If a Phrase Ranks on Google, But No One Searches for It...

Mar 18, 2005 • 8:25 am | comments (4) by twitter Google+ | Filed Under Search Engine & SEO Theory
 

Phil Craven was in one of those moods today, and posted a thread named If a tree falls in the forest.... He got all philosophical and it kind of made me teary eyed (just kidding). The reason I point this thread out, is not to talk about irrelevant philosophical debates but to talk about Robert Charlton's clever reply. He replied to Phil saying;

Phil - I thought you were going to ask whether, if a phrase ranks on Google, but no one searches for it, does it really rank?

I never heard it phrased like that. Of course, the point Robert is making was the same point I was making in my Big Blue Pineapple Chair entry. I can rank #1 for Big Blue Pineapple Chair, which I don't rank number 1 for in Google, but I do in Yahoo! now.

So if a phrase ranks on Google, but no one searches for it, does it really rank?

Previous story: Google X Cloned
 

Comments:

Adrian

03/18/2005 02:40 pm

If no-one searching for it, there's no value in it. If there's no value in it, who cares? If you're a business you're not improving branding or generating any business. If you're providing content, no-ones reading it based on that term. Who cares if you rank 1st or 1000th for it :)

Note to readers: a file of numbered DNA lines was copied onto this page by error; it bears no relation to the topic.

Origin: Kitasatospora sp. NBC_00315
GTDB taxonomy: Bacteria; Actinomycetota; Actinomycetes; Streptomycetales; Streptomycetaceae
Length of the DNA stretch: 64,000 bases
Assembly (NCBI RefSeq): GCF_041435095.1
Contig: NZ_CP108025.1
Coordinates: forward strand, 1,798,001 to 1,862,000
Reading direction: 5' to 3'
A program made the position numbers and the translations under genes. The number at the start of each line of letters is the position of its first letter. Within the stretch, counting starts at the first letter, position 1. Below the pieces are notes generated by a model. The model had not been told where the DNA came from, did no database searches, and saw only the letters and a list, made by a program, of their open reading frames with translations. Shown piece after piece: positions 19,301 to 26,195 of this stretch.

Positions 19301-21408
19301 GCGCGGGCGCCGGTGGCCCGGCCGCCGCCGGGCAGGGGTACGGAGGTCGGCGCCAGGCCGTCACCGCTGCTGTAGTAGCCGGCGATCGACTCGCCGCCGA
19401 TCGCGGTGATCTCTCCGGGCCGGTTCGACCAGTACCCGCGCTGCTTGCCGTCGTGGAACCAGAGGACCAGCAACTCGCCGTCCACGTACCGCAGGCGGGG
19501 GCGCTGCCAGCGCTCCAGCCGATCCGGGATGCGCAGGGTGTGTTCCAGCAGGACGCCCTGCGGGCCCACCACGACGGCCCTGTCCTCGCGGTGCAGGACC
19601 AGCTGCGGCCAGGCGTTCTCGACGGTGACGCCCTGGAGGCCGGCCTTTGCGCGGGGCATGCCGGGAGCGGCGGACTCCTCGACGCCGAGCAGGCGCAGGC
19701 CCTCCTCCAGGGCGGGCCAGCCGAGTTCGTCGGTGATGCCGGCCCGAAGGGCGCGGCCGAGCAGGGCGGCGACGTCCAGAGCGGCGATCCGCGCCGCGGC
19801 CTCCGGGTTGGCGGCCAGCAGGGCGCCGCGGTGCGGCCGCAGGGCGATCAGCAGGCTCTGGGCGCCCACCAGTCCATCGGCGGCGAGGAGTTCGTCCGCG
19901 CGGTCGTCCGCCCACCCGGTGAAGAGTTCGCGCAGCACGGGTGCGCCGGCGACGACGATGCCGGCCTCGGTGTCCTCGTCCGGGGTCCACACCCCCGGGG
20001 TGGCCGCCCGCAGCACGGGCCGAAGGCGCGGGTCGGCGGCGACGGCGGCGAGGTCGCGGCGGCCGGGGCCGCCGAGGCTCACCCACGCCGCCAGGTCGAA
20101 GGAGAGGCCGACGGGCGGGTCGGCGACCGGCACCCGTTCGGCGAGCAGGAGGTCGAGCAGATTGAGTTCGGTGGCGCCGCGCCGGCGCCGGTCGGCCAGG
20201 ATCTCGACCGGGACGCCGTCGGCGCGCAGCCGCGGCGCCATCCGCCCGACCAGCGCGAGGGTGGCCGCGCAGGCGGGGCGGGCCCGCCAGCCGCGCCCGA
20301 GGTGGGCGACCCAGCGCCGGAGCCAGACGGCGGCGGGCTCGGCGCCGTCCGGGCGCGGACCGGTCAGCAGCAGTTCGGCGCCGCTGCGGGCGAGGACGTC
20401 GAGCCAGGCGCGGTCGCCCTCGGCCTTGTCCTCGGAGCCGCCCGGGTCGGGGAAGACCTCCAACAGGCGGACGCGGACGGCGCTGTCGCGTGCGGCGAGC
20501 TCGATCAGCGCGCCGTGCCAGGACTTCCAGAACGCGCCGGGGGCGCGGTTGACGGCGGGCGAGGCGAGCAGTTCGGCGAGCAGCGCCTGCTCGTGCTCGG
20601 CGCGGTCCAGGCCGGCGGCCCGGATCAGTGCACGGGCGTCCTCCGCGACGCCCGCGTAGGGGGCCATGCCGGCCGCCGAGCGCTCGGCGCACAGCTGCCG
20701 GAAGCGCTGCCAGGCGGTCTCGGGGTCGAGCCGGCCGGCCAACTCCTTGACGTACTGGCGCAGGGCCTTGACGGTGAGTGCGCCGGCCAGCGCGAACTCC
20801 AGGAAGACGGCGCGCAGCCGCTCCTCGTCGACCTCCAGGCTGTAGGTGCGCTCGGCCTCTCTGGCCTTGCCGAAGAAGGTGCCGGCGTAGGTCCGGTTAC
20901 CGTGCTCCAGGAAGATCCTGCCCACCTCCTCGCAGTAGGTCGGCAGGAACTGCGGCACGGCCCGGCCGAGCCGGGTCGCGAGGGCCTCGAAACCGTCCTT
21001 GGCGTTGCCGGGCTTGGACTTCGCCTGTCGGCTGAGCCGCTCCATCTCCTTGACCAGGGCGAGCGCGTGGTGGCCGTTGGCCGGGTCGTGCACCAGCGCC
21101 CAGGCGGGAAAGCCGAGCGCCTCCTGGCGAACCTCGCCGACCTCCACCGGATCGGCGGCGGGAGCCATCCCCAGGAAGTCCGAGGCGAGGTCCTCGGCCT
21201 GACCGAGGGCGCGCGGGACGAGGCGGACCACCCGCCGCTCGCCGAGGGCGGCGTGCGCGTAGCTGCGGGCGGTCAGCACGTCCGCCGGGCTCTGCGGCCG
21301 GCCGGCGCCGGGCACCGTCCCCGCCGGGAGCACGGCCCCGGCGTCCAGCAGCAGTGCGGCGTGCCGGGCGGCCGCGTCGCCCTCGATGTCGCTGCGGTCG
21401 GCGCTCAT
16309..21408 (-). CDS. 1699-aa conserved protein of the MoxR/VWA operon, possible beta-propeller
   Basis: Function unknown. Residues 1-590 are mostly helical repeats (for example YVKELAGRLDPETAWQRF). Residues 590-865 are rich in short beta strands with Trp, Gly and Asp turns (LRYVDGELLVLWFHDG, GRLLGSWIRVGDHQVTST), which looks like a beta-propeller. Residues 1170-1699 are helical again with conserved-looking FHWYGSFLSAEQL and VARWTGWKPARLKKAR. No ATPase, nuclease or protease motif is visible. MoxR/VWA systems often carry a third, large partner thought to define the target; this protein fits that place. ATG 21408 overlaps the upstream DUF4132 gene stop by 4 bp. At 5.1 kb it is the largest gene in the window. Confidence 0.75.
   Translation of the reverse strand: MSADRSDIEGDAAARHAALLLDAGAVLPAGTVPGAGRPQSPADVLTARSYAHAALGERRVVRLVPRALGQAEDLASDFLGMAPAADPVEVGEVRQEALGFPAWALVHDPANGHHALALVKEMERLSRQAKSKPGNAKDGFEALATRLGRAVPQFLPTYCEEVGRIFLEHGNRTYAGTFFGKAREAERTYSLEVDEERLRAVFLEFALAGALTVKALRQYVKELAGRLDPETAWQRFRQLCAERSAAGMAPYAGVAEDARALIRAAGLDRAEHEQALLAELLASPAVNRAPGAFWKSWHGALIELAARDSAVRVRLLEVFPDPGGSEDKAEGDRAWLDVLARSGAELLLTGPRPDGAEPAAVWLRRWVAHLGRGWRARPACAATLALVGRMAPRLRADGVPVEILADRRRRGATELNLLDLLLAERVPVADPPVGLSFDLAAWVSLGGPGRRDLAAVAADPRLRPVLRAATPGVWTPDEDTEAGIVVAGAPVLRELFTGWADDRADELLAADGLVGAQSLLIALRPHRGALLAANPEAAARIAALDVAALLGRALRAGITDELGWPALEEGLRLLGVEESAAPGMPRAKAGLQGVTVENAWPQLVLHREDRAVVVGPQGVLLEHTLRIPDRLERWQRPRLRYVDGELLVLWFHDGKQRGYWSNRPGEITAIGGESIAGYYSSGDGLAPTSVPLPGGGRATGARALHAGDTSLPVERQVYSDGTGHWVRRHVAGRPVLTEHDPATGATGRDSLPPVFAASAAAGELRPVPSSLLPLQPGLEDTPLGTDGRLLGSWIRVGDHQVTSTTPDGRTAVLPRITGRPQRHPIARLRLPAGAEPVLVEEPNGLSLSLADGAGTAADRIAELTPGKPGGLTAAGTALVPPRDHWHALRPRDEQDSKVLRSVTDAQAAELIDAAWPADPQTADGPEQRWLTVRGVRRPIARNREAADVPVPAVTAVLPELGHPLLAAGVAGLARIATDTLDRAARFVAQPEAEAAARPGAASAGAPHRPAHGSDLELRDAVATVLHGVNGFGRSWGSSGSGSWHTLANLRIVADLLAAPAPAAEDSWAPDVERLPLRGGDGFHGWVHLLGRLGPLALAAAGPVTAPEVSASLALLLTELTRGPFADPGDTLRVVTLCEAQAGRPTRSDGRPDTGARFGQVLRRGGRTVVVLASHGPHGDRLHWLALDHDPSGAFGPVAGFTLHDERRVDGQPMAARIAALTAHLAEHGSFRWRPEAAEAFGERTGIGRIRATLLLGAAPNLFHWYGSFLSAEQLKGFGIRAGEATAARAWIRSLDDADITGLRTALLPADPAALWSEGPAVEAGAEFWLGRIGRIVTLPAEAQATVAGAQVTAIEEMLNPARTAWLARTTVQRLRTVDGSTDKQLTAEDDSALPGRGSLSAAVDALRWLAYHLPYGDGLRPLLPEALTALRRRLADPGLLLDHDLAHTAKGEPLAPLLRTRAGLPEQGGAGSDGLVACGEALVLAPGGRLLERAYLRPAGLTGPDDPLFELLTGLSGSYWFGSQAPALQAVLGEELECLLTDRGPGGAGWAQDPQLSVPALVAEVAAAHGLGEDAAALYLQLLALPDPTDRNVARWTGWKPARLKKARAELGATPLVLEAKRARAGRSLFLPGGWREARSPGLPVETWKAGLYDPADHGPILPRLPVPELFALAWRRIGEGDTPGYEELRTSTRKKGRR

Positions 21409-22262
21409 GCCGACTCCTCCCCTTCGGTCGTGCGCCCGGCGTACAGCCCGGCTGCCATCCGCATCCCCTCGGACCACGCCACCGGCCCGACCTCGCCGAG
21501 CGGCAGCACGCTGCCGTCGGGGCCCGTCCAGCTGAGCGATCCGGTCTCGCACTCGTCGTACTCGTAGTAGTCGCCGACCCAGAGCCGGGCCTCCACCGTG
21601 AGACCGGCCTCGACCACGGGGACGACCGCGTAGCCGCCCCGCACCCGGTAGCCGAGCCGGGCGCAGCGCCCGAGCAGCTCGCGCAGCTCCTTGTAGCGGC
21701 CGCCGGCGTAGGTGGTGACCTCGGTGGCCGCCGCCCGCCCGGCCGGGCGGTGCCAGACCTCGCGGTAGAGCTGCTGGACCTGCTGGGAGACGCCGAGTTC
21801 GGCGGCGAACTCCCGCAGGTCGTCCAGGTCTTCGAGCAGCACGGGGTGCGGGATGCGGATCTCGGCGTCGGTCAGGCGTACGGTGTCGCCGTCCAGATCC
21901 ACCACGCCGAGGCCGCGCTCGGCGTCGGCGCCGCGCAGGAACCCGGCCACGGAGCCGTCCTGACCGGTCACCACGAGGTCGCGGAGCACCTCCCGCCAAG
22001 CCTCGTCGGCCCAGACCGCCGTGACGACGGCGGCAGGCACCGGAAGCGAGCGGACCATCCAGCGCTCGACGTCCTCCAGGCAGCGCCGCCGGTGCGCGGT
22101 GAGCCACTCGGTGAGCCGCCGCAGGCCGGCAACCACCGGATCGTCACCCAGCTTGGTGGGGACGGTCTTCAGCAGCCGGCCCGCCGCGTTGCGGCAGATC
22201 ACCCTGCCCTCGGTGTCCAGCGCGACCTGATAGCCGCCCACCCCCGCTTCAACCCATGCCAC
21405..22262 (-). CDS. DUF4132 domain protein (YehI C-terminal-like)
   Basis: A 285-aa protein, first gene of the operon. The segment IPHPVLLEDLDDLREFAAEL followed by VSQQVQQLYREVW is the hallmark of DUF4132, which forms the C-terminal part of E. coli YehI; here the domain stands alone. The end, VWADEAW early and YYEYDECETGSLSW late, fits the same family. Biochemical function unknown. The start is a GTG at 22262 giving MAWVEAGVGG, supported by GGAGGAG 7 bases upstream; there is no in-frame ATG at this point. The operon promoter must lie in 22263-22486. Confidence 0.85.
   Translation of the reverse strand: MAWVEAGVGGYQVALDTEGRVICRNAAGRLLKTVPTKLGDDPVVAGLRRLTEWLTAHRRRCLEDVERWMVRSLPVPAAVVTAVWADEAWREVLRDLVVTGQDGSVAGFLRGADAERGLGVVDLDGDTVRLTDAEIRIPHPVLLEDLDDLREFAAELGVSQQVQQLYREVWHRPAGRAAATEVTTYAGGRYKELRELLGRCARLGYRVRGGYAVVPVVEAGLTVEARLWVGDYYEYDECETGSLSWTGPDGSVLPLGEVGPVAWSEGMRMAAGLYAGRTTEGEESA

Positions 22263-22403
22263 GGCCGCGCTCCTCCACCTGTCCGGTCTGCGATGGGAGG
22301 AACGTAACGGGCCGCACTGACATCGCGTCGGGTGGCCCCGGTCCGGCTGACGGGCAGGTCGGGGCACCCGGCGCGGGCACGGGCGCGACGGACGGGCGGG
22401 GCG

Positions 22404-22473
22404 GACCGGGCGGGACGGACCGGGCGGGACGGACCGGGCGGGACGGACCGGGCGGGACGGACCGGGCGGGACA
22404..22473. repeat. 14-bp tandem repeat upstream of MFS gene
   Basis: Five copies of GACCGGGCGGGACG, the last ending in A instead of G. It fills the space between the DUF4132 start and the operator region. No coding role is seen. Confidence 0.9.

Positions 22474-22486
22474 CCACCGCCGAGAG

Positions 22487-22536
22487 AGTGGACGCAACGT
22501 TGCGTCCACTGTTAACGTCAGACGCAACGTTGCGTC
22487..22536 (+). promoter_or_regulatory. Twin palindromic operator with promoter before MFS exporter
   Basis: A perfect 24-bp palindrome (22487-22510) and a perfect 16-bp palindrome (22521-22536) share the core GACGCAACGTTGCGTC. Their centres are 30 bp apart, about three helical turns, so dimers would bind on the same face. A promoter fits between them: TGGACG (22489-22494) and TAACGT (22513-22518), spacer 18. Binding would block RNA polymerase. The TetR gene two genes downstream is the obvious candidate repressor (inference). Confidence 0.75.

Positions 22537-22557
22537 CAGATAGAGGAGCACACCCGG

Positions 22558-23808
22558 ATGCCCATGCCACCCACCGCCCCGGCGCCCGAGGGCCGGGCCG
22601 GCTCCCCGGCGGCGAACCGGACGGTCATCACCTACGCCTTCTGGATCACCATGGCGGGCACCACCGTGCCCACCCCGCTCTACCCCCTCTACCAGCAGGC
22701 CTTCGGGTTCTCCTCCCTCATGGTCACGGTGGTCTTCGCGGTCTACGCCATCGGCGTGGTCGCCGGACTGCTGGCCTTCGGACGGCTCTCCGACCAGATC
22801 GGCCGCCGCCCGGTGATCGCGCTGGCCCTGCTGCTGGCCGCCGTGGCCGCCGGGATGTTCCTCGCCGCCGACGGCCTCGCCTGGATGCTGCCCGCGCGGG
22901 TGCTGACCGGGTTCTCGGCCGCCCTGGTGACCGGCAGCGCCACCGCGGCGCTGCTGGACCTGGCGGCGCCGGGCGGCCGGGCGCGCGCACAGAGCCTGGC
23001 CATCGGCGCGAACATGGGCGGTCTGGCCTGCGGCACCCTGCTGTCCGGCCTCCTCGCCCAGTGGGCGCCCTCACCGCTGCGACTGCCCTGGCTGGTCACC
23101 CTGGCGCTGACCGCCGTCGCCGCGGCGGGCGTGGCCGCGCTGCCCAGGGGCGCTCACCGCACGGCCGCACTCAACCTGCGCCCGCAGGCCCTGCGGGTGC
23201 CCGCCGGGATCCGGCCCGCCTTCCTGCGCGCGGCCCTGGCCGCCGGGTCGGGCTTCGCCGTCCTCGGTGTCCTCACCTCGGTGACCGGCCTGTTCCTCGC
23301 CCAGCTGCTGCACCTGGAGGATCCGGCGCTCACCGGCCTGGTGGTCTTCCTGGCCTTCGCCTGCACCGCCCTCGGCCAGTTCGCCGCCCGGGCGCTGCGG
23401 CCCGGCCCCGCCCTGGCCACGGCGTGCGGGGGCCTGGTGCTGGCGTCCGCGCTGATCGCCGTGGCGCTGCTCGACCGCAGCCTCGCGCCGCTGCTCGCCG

Barry Schwartz

03/18/2005 02:51 pm

Well yea! But who cares if a tree falls in the woods, if there is no one there for it to bother?

Max

03/18/2005 05:16 pm

BTW, I see s.e.r.t. #1 and #2 on Google for the Big Blue Pineapple Chair... BTW, good point - there are alot of people around that are not very familiar with SEM, but trying to promote their sites themselves missing it (the point).

Phil Craven

03/24/2005 07:18 am

There's a flaw in the question. Since rankings are produced on-the-fly, in response to a search query, no rankings intrinsically exist. So the question cannot be "if a phrase ranks on Google, but nobody searches for it" because there are no rankings unless there are searches.

blog comments powered by Disqus